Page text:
For that first visit as CBC Radio delegate to the IRC in May of 1977, I brought a work that I had commissioned the previous year through the Radio Music department’s commissioning program, the String Trio by the 35-year-old Brian Cherney. It remains one of the most remarkable works in Cherney’s canon, and it made a strong impression on the IRC delegates. However, 1977 was also the year that the delegates all returned home with a striking new Dutch submission, De Staat, by the 38-year-old Louis Andriessen, the work that was voted as the selected composition at that year’s IRC. This was the work that essentially proclaimed to the world that Louis Andriessen was to become the newest international star among living composers. It was history in the making, and with the national radio networks all sharing this work with their respective listeners, the news spread fast.

Two New Hours took to the airwaves as a regular weekly contemporary music series in January of 1978, on what was then called the CBC FM Network, and there was plenty of contemporary Canadian music. But there was also an appropriate amount of international repertoire, as well. Much of the international content that year came from the recordings I brought back with me from the IRC session in Paris. We made it a priority not to lose sight of where contemporary music was heading in as many parts of the world as possible.

I remained the CBC delegate to the IRC for 25 years, and in due course, Canadian submissions enjoyed great success. One of the most remarkable stories is that of Paul Steenhuisen, who recounts that his CBC commissioned composition, Wonder, for soprano, electronic sounds and orchestra, was “presented at the 1997 IRC, and was ranked third in the world amongst recommended works. It was subsequently broadcast in 23 countries. I lived for a year off the royalties. As a result of the IRC it was also performed by the ORF Austrian Radio Philharmonic, conducted by Arturo Tamayo, at the 1999 Musikprotokoll Festival in Graz, where I was a guest composer. They also commissioned a related piece, Bread, which was premiered by Klangforum Wien. Both pieces were also broadcast in a feature program they did about my music.”

Such was the potential impact of an appearance at the IRC, for a young composer.

Works by Canadians continued to win recognition at the IRC. Chris Paul Harman (1991), Brian Current (2002) and Abigail Richardson-Schulte (2004) were all selected as winners, much like Steven Gellman, years earlier, in the young composers’ category. Current’s work For the Time Being had a live performance at the Warsaw Autumn festival resulting from his selection, and Richardson-Schulte was offered a commission from Radio France after her trio ...dissolve... was selected.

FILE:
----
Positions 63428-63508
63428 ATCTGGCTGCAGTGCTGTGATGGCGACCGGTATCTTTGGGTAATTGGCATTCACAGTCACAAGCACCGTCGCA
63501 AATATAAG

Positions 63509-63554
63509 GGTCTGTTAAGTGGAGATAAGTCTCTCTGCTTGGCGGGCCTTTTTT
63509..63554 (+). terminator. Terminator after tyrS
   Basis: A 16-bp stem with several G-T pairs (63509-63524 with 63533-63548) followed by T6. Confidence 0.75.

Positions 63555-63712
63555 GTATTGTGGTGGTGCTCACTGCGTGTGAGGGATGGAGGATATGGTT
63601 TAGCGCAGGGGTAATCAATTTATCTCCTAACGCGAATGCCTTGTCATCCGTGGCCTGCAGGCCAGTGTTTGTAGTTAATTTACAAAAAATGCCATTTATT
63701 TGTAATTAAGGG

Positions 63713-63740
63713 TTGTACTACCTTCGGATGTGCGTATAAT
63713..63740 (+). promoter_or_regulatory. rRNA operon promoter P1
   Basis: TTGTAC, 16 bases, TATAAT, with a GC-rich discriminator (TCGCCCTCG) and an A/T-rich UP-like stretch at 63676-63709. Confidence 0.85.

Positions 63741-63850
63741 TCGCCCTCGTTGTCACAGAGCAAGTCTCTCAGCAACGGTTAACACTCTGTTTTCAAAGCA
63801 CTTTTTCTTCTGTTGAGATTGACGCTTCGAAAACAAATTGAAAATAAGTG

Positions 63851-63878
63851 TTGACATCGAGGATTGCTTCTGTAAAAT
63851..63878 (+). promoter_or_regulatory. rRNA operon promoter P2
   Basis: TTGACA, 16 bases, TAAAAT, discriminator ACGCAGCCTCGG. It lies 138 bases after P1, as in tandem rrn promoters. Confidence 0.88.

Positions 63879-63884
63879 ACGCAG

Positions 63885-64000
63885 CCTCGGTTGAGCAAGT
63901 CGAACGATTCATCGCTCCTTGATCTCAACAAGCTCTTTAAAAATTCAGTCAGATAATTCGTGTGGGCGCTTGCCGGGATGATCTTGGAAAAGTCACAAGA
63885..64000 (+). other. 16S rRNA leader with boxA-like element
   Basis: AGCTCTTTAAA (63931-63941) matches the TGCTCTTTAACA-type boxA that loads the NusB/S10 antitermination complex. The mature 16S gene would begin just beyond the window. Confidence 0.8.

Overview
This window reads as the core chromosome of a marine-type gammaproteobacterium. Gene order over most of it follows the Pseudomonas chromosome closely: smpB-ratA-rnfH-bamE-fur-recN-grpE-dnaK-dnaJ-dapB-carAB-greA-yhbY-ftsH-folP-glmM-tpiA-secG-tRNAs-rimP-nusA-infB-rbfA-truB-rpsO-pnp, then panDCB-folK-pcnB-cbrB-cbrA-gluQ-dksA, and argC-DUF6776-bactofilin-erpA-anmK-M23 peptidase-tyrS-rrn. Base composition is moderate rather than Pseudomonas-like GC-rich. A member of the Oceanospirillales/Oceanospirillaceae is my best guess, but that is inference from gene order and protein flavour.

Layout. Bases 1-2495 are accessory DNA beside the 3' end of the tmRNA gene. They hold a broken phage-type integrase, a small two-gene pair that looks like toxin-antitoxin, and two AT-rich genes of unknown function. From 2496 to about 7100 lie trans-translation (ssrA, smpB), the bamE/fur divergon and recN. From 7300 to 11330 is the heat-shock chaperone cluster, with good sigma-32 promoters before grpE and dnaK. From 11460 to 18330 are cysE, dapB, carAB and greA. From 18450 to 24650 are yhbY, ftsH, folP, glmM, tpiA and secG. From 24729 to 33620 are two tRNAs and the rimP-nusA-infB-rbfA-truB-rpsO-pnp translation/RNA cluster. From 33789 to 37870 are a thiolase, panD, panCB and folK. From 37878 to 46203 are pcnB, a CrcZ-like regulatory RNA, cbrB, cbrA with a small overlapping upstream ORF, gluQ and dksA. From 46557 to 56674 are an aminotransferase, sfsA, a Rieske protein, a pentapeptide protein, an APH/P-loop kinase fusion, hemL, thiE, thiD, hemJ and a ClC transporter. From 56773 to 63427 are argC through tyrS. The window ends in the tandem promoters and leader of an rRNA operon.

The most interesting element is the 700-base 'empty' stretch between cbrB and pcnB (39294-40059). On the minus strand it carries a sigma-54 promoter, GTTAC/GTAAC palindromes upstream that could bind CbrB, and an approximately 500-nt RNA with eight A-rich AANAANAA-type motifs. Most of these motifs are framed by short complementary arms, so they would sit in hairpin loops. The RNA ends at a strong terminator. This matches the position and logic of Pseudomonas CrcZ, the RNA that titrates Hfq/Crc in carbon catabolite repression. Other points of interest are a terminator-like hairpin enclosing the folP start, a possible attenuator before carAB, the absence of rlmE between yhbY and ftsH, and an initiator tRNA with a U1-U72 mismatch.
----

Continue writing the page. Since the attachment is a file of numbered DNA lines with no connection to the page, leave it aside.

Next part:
Chris Paul Harman wrote that “in 1991 and 1994, I was fortunate to have had broadcasts of my works Iridescence and Concerto for Oboe and Strings in several European and Asian countries – my first international exposure – as a result of the CBC’s participation in the IRC. More pragmatically, at a time when I did not have a regular income, the royalties from these broadcasts largely defrayed the cost of living for several months.”

Naturally, these successful submissions made positive impressions with the IRC delegates, who began to see the CBC as a broadcaster committed to developing its country’s creative artists. In 2002, I was elected President of the Rostrum.

My colleague, Sandra Thacker, whose productions from the Winnipeg Symphony’s New Music Festival (NMF) had become a cornerstone of Two New Hours programming, became the CBC’s delegate. For her first session as delegate, Thacker presented one of her NMF productions, Inuit Games by T. Patrick Carrabré, a work that featured two katajjaq throat singers with the Winnipeg Symphony Orchestra. The IRC delegates were impressed, and voted to recommend Inuit Games to the top-ten list of works. Carrabré wrote, “When Inuit Games became a recommended work at the IRC, it opened up a whole new world of listeners, both for my music and for katajjaq singing.”

I served six years as IRC President. We held the 2008 session, my final, in Dublin, as guests of RTÉ, the public broadcasting service of the Irish Republic. It was the only time the Rostrum was held outside of Continental Europe. Sandra Thacker presented a CBC-commissioned work by Nicole Lizée, This Will Not Be Televised, another production from the NMF. Lizée’s work was voted to the top-ten list of works presented that year. “Being named to the 2008 IRC Top 10 List was definitely a pivotal moment in my career,” she told me. “Programmers from Europe and the U.S. were soon contacting me personally and recommending my work to other programmers and artistic directors, leading to major commissions and collaborations. I consider this event to have been instrumental in pushing my career forward.”

The IRC will celebrate its 65th anniversary next May in Budapest.

CBC Radio no longer participates.

David Jaeger is a composer, producer and broadcaster based in Toronto.